Another reason for choosing this place was the position and size of the Karatoya, which as as in the 13th century was three times wider than Ganges. Mahasthangarh stands on the red soil of the Barind Tract, elevated within the alluvium area; the elevation of 15 to 25 metres above the surrounding areas makes it a flood free physiographic unit. Several personalities contributed to the identification of the ruins at Mahasthangarh. Francis Buchanan Hamilton was the first to locate and visit Mahasthangarh in 1808, C. J. O'Donnell, E. V. Westmacott, Beveridge followed. Alexander Cunningham was the first to identify the place as the capital of Pundravardhana, he visited the site in 1879. The citadel, the fortified heart of the ancient city, is rectangular in plan, measuring 1.523 kilometres long from north to south, 1.371 kilometres from east to west, with high and wide ramparts in all its wings. Area of the citadel is 185 ha; the Karatoya, once a mighty river but now a small stream, flows on its east. Till the 1920s, when excavations started, the inside of the citadel was higher than the surrounding areas by over 4 metres and was dotted with several straggling elevated pieces of land.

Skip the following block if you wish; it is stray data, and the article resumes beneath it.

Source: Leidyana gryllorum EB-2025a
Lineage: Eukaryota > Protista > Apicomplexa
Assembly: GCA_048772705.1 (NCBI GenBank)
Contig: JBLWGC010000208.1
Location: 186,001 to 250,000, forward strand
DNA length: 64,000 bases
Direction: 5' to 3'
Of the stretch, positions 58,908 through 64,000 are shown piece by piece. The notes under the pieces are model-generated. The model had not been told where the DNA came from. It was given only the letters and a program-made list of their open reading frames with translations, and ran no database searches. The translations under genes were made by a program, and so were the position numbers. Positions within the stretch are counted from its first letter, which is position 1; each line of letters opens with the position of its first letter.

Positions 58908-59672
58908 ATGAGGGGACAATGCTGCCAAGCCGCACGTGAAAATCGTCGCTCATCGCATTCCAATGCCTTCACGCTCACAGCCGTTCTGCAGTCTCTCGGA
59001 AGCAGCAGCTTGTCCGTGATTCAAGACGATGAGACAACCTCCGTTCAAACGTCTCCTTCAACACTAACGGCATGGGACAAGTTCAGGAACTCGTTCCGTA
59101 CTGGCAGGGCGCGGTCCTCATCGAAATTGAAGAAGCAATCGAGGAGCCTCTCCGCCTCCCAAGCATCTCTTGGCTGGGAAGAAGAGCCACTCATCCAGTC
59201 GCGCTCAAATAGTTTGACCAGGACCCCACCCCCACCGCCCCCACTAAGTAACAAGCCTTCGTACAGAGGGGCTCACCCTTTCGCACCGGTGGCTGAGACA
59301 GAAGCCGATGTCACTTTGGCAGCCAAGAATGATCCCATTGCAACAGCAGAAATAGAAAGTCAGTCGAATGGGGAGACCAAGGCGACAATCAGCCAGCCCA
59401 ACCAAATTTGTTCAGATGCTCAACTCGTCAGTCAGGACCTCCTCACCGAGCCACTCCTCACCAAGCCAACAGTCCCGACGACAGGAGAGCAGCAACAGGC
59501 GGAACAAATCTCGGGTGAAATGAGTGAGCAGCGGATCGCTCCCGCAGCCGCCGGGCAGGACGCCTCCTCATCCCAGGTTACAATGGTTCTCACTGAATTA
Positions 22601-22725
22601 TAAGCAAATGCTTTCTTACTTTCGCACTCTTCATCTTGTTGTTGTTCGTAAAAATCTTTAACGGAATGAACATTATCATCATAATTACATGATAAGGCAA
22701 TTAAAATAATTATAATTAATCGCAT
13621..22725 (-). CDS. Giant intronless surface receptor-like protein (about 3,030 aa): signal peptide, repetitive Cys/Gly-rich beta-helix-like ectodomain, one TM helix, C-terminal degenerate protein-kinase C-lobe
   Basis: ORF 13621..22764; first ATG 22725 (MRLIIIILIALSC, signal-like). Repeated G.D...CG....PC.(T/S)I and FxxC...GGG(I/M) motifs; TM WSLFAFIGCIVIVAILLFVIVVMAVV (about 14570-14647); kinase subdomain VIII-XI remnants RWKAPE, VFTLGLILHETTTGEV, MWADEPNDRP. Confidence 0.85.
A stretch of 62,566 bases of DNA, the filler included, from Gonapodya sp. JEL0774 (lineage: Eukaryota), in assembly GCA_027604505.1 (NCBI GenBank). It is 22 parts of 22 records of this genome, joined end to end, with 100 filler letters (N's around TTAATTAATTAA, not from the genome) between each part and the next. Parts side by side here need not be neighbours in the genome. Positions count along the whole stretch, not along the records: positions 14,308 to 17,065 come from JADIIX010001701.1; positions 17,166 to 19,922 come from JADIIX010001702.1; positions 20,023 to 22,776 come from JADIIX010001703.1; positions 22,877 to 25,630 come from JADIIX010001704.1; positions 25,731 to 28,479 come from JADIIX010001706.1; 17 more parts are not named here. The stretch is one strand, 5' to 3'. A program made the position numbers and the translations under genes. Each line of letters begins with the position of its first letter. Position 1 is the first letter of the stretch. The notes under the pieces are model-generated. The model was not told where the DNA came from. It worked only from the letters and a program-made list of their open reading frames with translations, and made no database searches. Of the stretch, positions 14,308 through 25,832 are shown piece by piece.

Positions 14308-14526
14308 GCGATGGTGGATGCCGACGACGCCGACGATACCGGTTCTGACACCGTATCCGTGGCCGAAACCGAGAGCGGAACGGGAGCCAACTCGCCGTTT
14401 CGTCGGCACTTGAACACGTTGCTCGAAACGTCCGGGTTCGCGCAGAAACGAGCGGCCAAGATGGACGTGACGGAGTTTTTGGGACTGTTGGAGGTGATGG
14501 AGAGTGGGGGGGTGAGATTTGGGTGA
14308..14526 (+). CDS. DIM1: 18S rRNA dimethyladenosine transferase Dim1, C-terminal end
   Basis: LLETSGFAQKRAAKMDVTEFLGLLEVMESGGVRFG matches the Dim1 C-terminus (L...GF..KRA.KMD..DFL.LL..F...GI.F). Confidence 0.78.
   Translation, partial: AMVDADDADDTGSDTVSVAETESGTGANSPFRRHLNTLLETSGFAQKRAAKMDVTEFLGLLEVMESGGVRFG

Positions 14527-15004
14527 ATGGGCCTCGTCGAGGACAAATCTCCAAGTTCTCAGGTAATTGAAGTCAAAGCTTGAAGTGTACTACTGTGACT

The rampart looked like a jungle clad mud rampart with forced openings at several points. The rampart was 11–13 metres higher than the surrounding area. At its south-east corner stood a mazhar. A day mosque was there. At present there are structural vestiges inside the fortifications. Of these a few of note are: Jiat Kunda, Mankalir Dhap, Parasuramer Basgriha, Bairagir Bhita, Khodar Pathar Bhita, Munir Ghon. There are some gateways at different points: Kata Duar, Dorab Shah Toran, Burir Fatak, Tamra Dawaza At the north-eastern corner there is a flight of steps that goes by the name of Jahajghata. A little beyond Jahajghata and on the banks of the Karatoya is Govinda Bhita. In front of it is the site museum, displaying some of the representative findings. Beside it is a rest house. Besides the fortified area, there are around a hundred mounds spread over an area with a radius of 9 km.. Excavated mounds: Gobhindo Bhita, a temple close to the north-eastern corner of the citadel Khulnar Dhap, a temple 1 km north of the citadel Mangalkot, a temple 400m south of Khulnar Dhap Godaibari Dhap, a temple 1 km south of Khulnar Dhap Totaram Panditer Dhap, a monastery 4 km north-west of the citadel Noropotir Dhap, a group of monasteries 1 km north-west of Totaram Ponditer Dhap Gokul Medh, a temple 3 km south of the citadel Shkonder Dhap, a temple 2 km south-east of Gokul MedhMajor unexcavated mounds: Shiladebir Ghat Chunoru Dighi Dhap Kaibilki Dhap Juraintala Poroshuramer Shobhabati Balai Dhap Prochir Dhibi Kanchir Hari Dhibi Lohonar Dhap Khujar Dhap Doshatina Dhap Dhoniker Dhap Mondirir Dorgah Bishmordana Dhibi Malinar Dhap Malpukuria Dhap Jogir Dhap Podmobhatir Dhap Kanai Dhap Dulu Mojhir Bhita Podda Debhir Bhita Rastala Dhap Shoshitola Dhap Dhonbandhor Dhap Chader Dhap